“My mother-in-law keeps saying my milk is not enough and insists on giving my baby formula. I’m frustrated because my husband doesn’t seem to back me up, and I’m too tired to fight her. What should I do, Junia?” Issues with the in-laws. Sound familiar? “Pick your battles,” I quipped, with a wink.
This young mum seemed to be asking for a solution to this particular incident. But the reality is that she is not alone in her experience with her in-laws. It can happen with your own parents and other family members and relatives too. The problem escalates for couples who need their in-laws to look after their child because both parents are working.
All family dynamics differ, but the more time a nuclear family spends with the in-laws, the higher the number of potential conflicts. So, what do you do when there is a disagreement on how to raise your child?
Seek Common Ground
First, we have to recognise that everyone has the child’s best interest at heart. Even if it doesn’t seem so to you at that moment. Once you’ve accepted this, the question becomes: How do we balance respect with autonomy?
We start by finding that common ground.
Conflicts arise because of different strategies. Take the time to understand the reason for an action, no matter how ludicrous it seems to you. In doing so, you will have taken the first and most critical step towards identifying that common ground.
For example, I used to get triggered when my aunt would smack the floor or table whenever my daughter fell or hit her head. “Bad table,” she would say.
I thought it was ridiculous she was blaming the objects. I wanted my children to increase their internal locus of control, not grow up as victims, blaming their external environment for things that did not go their way.10 Expert-recommended Tips for a Successful Breastfeeding journey after Giving Birth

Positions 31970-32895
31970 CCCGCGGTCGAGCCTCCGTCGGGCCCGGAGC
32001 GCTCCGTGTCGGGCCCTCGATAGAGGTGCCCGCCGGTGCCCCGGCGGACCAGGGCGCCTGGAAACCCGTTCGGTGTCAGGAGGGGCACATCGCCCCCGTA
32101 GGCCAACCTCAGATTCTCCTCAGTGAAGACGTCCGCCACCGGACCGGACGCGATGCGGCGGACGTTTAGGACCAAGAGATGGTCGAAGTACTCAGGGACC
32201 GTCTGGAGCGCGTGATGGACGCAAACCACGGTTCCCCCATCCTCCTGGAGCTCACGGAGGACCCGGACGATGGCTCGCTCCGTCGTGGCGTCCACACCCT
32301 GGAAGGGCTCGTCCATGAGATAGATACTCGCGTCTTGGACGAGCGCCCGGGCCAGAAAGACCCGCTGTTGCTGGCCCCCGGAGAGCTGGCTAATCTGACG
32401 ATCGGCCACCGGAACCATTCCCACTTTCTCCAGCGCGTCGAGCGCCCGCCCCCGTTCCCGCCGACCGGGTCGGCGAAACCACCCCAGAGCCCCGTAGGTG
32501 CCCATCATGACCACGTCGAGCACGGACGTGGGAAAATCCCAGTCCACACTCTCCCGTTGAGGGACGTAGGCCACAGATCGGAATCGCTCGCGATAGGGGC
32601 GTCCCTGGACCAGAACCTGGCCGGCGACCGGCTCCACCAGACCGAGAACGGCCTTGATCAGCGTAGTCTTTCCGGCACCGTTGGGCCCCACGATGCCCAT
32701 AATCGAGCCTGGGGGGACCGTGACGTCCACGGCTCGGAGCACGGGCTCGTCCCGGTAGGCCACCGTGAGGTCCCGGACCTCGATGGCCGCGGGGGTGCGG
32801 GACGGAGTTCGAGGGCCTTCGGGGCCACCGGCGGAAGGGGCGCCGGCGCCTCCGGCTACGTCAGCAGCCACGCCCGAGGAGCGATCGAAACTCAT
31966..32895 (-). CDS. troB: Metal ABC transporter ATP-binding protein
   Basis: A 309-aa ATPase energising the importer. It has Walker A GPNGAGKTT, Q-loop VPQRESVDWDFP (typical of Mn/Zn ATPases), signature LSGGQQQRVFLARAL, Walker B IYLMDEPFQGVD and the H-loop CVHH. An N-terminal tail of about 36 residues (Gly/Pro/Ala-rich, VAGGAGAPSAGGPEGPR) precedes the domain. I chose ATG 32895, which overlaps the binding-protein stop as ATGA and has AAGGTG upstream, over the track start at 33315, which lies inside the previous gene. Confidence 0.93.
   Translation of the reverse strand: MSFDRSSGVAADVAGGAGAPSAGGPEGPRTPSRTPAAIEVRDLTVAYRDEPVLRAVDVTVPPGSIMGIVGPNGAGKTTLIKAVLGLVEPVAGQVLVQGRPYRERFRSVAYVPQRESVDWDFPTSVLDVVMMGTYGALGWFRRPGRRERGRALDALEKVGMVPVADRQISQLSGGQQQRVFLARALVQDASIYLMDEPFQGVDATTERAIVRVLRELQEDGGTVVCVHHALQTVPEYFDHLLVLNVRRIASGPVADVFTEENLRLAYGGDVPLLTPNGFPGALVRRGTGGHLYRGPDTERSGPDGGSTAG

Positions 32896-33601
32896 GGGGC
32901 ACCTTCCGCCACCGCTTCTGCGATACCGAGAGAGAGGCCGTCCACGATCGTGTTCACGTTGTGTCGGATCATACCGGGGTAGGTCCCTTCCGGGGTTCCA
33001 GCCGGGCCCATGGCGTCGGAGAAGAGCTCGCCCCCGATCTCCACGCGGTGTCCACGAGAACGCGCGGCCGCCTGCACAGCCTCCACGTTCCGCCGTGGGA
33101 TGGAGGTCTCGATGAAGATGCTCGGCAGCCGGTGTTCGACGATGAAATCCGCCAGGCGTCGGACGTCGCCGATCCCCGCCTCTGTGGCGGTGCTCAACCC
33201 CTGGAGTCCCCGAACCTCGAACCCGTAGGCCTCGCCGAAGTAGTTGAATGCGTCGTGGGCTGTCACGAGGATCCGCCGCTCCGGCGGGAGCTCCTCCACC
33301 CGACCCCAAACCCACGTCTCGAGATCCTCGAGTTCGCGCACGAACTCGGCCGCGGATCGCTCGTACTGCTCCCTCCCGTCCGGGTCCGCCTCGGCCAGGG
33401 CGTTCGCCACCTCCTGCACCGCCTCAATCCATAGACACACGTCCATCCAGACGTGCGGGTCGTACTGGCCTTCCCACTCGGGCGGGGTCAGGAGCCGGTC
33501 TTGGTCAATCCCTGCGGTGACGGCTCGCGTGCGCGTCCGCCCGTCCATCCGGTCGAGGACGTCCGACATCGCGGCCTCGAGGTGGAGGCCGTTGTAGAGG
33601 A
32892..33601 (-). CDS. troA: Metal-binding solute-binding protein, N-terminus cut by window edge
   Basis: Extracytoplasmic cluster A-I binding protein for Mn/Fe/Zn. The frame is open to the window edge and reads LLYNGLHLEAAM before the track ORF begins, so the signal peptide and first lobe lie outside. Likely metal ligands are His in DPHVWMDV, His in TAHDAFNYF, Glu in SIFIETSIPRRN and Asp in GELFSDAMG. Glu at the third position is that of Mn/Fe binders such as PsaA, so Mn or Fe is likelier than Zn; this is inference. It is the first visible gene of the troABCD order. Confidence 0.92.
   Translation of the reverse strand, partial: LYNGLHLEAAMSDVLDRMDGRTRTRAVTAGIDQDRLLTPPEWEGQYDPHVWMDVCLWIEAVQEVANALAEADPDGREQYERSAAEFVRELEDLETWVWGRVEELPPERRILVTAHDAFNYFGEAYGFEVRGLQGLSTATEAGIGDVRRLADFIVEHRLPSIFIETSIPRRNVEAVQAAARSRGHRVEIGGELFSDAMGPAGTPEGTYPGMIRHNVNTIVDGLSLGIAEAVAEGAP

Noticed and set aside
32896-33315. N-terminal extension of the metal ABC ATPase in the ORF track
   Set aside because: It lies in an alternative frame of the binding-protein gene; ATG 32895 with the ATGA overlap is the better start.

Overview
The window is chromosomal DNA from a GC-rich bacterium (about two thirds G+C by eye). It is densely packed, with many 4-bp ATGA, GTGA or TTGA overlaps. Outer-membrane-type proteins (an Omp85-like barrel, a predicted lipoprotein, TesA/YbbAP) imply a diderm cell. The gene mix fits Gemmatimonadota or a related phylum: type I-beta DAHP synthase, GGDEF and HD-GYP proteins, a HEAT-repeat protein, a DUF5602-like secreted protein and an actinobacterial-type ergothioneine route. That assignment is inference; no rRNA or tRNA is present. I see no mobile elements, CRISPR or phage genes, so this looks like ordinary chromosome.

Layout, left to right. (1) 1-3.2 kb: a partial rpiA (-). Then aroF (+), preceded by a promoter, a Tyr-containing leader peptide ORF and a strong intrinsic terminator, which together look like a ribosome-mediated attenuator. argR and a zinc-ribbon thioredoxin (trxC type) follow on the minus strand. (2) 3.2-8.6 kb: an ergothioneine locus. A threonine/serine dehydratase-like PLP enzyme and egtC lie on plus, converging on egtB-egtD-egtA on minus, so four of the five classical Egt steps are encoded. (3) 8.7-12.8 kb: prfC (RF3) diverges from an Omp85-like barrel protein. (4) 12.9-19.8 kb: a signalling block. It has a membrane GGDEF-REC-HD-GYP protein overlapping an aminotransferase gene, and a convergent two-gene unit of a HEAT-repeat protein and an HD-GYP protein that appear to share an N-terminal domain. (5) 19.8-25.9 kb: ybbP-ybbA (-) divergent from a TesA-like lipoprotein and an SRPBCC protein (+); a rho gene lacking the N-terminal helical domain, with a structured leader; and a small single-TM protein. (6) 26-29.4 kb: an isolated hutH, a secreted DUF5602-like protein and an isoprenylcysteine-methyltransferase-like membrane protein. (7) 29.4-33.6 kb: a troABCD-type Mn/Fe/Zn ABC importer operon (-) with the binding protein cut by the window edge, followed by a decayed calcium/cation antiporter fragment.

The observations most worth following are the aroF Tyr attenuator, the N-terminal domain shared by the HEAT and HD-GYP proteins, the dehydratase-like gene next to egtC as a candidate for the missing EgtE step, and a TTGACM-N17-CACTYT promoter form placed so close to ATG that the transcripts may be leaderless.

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Instead of lashing out and judging her actions as stupid, outdated, or old-fashioned, I decided to understand where she was coming from. “Why do you do that?” I asked after one episode.
“So that she won’t cry,” was her simple answer. I gained so much insight just by enquiring. By withholding my opinions and judgements, I was able to open a space to connect.
Enquire into Their Rationale
“Ah… now I understand. You want to comfort her and protect her, especially from pain. At the same time, I’m concerned that she might blame things if they do not go her way. Would you want your grandniece to blame the bus for being late, or her classmates for not lending her things?”
“You think too far. That won’t happen.” My aunt was sure I was making a mountain out of a molehill. I thought, maybe there was some wisdom in what she said. I was projecting a future and reacting to that future that was not even happening in the present! Now I saw how imaginative I was, and negatively too. So, I acknowledged her observation.
“You are right. I am worrying about a future that hasn’t even happened. Yet, how does calling the table or floor bad when she hurts herself build positive values for her?” I really wanted to know.